Auditory archaeology considers the potential contribution of everyday, mundane and unintentional sounds in the past and how these may have been significant to people. Steve Mills explores ways of examining evidence to identify intentionality with respect to the use of sound, drawing on perception psychology as well as soundscape and landscape studies of various kinds. His methodology provides a flexible and widely applicable set of elements that can be adapted for use in a broad range of archaeological and heritage contexts. The outputs of this research form the case studies of the Teleorman River Valley in Romania, Çatalhöyük in Turkey, and West Penwith, a historical site in the UK.This fascinating volume will help archaeologists and others studying human sensory experiences in the past and present.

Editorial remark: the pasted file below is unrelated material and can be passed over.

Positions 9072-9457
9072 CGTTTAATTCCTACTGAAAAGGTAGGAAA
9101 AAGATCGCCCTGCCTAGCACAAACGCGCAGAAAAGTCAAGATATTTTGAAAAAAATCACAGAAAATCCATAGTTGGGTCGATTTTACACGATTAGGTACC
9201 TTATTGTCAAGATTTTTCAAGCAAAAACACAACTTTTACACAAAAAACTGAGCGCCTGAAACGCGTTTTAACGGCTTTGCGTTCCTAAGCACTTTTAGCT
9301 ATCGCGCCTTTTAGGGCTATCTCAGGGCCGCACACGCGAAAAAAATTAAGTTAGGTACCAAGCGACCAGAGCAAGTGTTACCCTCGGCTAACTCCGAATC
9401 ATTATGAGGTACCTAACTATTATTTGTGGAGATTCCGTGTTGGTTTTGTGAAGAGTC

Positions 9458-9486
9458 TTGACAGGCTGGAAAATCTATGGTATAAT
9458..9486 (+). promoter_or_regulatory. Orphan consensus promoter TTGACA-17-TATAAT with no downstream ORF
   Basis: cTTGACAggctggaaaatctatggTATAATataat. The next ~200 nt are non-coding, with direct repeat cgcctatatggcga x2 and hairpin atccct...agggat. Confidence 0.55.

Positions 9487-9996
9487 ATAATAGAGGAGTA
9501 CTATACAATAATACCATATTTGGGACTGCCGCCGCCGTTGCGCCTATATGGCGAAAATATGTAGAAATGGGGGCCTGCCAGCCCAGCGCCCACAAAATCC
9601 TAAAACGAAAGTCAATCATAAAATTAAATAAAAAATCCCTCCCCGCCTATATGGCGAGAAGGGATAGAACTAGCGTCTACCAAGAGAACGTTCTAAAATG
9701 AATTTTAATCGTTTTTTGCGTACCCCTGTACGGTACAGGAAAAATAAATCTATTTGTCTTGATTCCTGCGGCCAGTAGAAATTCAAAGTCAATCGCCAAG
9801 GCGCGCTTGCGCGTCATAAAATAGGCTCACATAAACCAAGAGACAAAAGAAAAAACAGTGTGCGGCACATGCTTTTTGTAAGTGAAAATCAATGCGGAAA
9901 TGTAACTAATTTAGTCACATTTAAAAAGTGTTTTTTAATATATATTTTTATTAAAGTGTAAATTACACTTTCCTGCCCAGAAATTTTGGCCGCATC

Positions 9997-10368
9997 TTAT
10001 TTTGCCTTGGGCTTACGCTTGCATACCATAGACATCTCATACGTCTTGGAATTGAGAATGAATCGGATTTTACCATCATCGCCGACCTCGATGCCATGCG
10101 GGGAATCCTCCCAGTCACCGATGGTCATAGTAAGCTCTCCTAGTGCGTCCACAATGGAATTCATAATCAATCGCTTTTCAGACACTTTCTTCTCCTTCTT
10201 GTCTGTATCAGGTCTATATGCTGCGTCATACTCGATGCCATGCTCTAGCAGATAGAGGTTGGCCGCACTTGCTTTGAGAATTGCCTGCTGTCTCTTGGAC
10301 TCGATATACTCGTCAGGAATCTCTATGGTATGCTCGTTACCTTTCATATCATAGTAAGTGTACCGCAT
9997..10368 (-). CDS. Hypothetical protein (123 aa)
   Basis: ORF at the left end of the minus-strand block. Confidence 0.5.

part |1 pages

Part One

chapter 1|11 pages

Introduction to Auditory Archaeology

chapter 2|10 pages

The Nature of Sound

chapter 3|16 pages

A History of Sound and Hearing Research

chapter 4|22 pages

Studies of Sound in (Pre)history

chapter 5|28 pages

An Auditory Archaeology

part |1 pages

Part Two

chapter 7|56 pages

Auditory Archaeology at Çatalhöyük

chapter 8|30 pages

Auditory Archaeology in West Penwith

chapter 9|8 pages